have planted potatoes sufficient to serve a numerWe have a great and growing antipathy at the ous family all ihe year round ; and that on the most term weed, and cannot help coming to the belief forbidding peaty soils, never before touched by the that Dr. Johnson was not following his own nose spade of man, and of ihe value, in its natural state, when he defined weed as an herb“ noxious or use- of some three half-pence or twopence per Scotch less," as we apprehend such an anomaly as a acre. This is always done on what is called the weed in the sense entertained by the doctor, has lazy-bed system, which, in spite of the name, is no place in nature. The doctor, if he had exer- perhaps the best system for “ bringing in” all cised his own judgment in the matter, would, we rough, deep, peaty soils, as the lotter can always are convinced, have come to a different conclusion, calculate on a crop the first season by this modeand would, or at least should, have defined it as an immense affair to a person whose capital or "an herb, the use of which is not yet understood.” stock in trade consists merely of his “thews and With all due deference to the great lexicographer, sinews.” and as the term is probably too firmly fixed in our If we may judge from the scramble there is for language ever to be eradicated, we would define sea-ware all over the thickly-peopled parts of our weed as an agent for gathering, arranging, and sea-coasts in March, April, and May, ihere is evistoring up matter below the reach of, and intangi- dently a very great demand and want of sea-ware ble to, animal and the higher grades of vegetable for agricultural purposes ; as,
besides the great life; thus fulfilling a great and mighty end in the breadths annually cut from the shores at spring scheme of creation—the gathering together of the tides, hundreds of boats and men are yearly emstray substances which, amid nature's varied man- ployed dragging it from the bottom with grappling ufactures, has as it were slipped through her fin- irons--and a most laborious and tedious operation gers, and would have run to waste, and converting it is—to eke out the scanty supply, and which supthem, by sure and certain processes, into tangible ply will become yearly more scanty as population and useful compounds.
increases and waste lands are being taken in. In the article of the algæ, or sea-weeds, we are with these views, I need not say that I believe an particularly struck with the economy of nature in increase of the sea-ware round our coasts would be so singularly adapting the means to the end. The a very great blessing and advantage, and would office of these plants is to collect the stray sub- form a permanent source of subsistence to thoustances held in solution by the salt water, particu- sands yet unborn ; and I am gratified to say that larly the alkalies and phosphates; and as these this can be accomplished to a very great extent in have to be extracted from the water, and not from a great many situations, and at an expense not the earth beneath it, the plants have no roots, likely to prove a barrier in this age of overflowing properly speaking, but simply processes for cling- capital. It is well known that sea-weed prevails ing to the hard and flinty rocks, as points of attach- most on our rocky coasts ; and the reason of this ment; while, at the same time, in place of a firm simply is, that the weed requires a point of attachand erect stem to keep the branches and leaves ex- ment—something tangible and steadfast to hold panded, as in terrestrial plants, and which would by—that it may spread its branches and leaves to be cumbrous and unhandy for plants which change catch the stray matter held in solution by the their medium as often and as regularly as the water. With this point of attachment, nothing tides, they are furnished with innumerable air-bags further is required to constitute a perennial field or vessels for accomplishing this purpose, so that of algæ; nature does all the rest. And hence the branches and leaves of the plant may come in there need be no dread of greedy and slothful contact with the greatest possible quantity of tenants over-cropping the land, dissipating the water consistent with its size—these air-vessels phosphates, and allowing the drains to choke up, serving the double purpose of furthering the plant and forgetting to pay the per centage on the capiin its destined office, and when this is accom- tal you had invested in them. This is a bargain plished, floating it to our shores and beaches to be you are making with nature, and she never repuapplied to useful purposes.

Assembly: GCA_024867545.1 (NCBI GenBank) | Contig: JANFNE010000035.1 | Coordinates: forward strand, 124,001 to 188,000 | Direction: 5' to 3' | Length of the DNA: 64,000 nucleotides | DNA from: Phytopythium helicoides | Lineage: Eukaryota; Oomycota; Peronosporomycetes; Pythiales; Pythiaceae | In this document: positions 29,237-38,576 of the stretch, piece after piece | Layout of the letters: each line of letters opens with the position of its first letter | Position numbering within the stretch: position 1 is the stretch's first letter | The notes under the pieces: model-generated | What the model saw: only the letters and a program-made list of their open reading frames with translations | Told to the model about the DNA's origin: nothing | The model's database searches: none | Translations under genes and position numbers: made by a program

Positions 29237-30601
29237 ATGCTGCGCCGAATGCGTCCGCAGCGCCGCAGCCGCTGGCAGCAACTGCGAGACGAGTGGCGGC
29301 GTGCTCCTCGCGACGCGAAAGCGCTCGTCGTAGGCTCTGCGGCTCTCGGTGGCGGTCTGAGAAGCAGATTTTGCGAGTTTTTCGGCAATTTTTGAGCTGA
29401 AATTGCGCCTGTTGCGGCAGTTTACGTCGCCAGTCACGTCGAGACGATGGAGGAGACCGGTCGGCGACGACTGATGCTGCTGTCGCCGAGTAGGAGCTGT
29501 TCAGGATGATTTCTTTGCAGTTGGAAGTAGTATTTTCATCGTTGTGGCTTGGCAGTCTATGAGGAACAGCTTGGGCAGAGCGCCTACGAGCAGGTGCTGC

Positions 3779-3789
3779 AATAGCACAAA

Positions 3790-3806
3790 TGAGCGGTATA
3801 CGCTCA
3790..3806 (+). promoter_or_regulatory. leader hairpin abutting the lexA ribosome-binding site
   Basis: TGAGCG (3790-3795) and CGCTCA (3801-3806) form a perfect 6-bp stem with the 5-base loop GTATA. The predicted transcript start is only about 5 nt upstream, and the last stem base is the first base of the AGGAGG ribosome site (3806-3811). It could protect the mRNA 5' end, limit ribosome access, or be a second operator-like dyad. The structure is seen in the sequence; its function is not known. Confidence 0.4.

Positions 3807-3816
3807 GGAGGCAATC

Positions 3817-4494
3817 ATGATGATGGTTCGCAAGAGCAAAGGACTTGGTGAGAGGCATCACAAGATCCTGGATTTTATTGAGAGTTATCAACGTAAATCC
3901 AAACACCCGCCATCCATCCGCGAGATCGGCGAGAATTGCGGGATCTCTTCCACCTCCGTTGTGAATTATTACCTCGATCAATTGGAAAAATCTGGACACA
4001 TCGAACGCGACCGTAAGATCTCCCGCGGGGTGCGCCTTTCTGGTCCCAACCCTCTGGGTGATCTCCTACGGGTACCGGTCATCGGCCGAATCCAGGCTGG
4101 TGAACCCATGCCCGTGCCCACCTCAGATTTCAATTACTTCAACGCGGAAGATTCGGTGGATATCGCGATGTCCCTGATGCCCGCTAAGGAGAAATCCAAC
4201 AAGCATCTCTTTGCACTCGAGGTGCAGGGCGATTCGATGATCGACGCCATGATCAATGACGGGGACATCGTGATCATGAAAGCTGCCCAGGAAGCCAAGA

diates. Here, for once, that wise old saw of that In sailing or steaming round our west and wise old cock, Franklin-namely, that always northern coasts in the months of April and May, taking out of the meal tub, and never putting in, one is struck with the number of boats and men, soon runs to the bottom is rendered null. There and horses and carts, and women and boys, and is nothing but cut and come again with the sea creels, all busily employed at ebb tide in cutting weed: it is, in fact, a modern exemplification of and carrying away sea-weed from the shores, for the widow's cruise and the barrel of meal on a the purpose of manuring the fields; and when we gigantic scale. In walking along the sea-coast at think of the immense quantities of potatoes raised ebb tide, we see that, wherever a beetling cliff almost exclusively by this manure, and the number projects into the sea, and, as a consequence,
the of people who live upon them not only in the shattered rocks that tumble down from time to country, but in the towns to which they are ex- time are strewed along the beach, here it is that ported, we must come to the conclusion that the the sea-weeds are most luxuriant. Now, what algæ, or sea-weeds, are a tribe of plants of vast nature does in this case we can do artificially, and importance to a large section of the population of that to our advantage, as, from the laws that o
LINES ON AN ENGRAVING BY MARTIN.